Can Denmark compete with its neighbours for foreign investment?

Industry and opposition parties push for tax cuts in growth plan

Denmark is one of the most expensive countries in the world in which to do business. This should come as a surprise to no-one – Denmark is one of the most expensive countries in the world to do most things – but it is hurting the economy according to the Danish industry advocates, Dansk Industri (DI). With the government set to decide on a new growth plan in the coming weeks, the timing of this declaration seems significant.

Worrying investment gap
Last week we reported that DI’s Global Benchmark Report 2014 found that Danish companies have invested far more abroad than foreign companies have invested into Denmark. 

The report detailed a number of factors that make a country attractive to investors: proximity to markets and customers, a well-educated workforce and (the big one) low costs.

Denmark is already strong in some of these areas – for example, the education level of the workforce. DI recognises that other factors cannot be changed: locating in Denmark does not provide access to a large market (they draw the line at moving the country). But the cost of doing business, according to DI, is something that can and should be addressed.

Lower costs
More specifically, corporation tax should be lower, other taxes affecting businesses should be lower and wages should be lower. Considering the Danish employment model, the lower wages are something that DI will have to take up with the employment unions. But the lower taxes are definitely on DI’s wish list for the new growth plan.

The opposition parties in the ‘blue bloc’ – Venstre, the Konservatives and Liberal Alliance – have all expressed a similar wish.

Corporate tax rate
Mads Lundby Hansen, the vice-president and chief economist of the liberal think-tank Cepos, sees many advantages to lowering the corporate tax rate.
“Corporate tax is the most effective instrument for increasing productivity,” he told Børsen.

“It gets Danish companies to invest more in new machinery, research and technology, so they become more productive. It eventually leads to higher pay. Lower corporate tax also attracts foreign investors.”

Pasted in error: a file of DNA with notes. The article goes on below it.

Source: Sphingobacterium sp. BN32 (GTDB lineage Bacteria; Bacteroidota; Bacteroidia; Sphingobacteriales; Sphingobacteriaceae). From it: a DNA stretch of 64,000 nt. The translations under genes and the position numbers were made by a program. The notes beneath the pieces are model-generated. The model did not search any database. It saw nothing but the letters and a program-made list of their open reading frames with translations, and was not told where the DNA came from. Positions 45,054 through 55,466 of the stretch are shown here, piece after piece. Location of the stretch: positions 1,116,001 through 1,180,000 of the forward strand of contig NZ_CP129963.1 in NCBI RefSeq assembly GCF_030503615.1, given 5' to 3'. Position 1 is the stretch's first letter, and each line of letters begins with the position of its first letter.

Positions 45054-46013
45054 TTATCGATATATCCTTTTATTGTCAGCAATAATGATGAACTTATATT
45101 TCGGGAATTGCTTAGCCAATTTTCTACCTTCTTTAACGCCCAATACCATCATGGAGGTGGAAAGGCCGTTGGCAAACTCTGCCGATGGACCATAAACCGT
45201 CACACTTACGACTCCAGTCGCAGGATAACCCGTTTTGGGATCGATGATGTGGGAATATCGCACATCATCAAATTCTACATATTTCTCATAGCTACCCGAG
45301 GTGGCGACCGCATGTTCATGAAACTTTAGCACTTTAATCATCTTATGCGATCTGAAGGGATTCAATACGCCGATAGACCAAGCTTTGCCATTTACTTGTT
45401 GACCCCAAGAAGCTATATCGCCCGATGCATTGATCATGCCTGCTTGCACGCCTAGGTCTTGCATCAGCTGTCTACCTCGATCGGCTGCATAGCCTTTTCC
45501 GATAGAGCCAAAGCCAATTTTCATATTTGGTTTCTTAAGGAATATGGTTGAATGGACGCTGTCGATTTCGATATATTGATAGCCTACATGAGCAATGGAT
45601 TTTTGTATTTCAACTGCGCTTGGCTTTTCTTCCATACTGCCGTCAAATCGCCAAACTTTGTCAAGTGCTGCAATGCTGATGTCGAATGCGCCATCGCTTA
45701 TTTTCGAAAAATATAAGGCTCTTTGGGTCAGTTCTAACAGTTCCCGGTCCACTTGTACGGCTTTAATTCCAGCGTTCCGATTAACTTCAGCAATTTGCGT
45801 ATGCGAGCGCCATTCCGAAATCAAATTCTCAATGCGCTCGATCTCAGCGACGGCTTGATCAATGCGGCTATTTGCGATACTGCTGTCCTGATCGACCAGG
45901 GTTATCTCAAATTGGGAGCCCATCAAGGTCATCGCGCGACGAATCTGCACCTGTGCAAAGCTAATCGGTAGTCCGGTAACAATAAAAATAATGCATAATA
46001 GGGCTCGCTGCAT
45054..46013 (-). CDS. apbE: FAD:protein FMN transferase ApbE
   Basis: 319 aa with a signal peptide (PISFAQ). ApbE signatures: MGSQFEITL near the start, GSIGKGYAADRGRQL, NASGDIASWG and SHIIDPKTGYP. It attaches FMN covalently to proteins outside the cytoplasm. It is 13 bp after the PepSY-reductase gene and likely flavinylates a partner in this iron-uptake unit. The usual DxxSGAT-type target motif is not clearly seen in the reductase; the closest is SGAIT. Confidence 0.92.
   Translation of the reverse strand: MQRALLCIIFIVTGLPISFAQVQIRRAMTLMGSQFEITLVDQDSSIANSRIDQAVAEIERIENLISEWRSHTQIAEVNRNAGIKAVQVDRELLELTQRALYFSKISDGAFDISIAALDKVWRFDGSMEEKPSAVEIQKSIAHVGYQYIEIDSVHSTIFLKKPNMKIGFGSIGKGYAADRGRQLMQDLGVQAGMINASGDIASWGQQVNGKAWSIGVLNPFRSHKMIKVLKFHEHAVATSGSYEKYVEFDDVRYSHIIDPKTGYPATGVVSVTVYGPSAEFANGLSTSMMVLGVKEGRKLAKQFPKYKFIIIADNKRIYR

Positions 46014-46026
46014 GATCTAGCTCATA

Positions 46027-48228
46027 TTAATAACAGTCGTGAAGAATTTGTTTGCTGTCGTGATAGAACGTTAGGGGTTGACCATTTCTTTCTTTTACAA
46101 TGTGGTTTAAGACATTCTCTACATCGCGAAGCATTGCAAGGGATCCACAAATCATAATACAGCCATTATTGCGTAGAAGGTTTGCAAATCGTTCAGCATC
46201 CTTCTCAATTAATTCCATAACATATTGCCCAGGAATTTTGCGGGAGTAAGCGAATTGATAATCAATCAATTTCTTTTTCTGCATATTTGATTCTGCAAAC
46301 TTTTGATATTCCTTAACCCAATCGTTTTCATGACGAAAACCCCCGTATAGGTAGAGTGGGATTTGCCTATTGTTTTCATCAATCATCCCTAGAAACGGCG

Already reduced
The corporate tax rate has already been reduced as part of the government’s 2013 plan. The effective rate dropped from 25 to 24.5 percent as of January 1 this year, and further gradual reductions will take effect in the coming years so that by 2016 it will reach 22 percent.

Higher than neighbours
But seen in the context of northern Europe as a whole, this is still not necessarily enough to make Denmark competitive. The UK government has lowered the corporate tax rate from 28 to 21 percent since taking power, and it plans to lower it to 20 percent next year. The rate in Finland has already been reduced to 20 percent.

Germany and Norway are now the only northern European countries with higher rates of corporate taxation than Denmark.

Other taxes
Opposition parties and business organisations continue to call for a reduction or abandonment of some of the other taxes and levies affecting businesses, including the NOX levy on CO2 and the PSO levy on electricity consumption. 

According to TV2 News, the minister for business and growth, Henrik Sass Larsen, earlier this month indicated that the upcoming reform will include a reduction of the PSO levy.

However Børsen reports that Margrethe Vestager (R), the minister for economic affairs and the interior, has ruled out the possibility of there being significant tax cuts in this year’s growth plan. The plan is expected after Easter.

Some good news
In contrast with DI’s gloomy outlook, the 2014 report ‘European Cities and Regions of the Future’, carried out by FDI Intelligence, ranked Greater Copenhagen highly. The region came in at #3, ahead of Greater Stockholm, Greater Amsterdam and Greater Zurich. The business website Copenhagen Capacity estimates Copenhagen to be as much as 20 percent more cost-effective than Stockholm.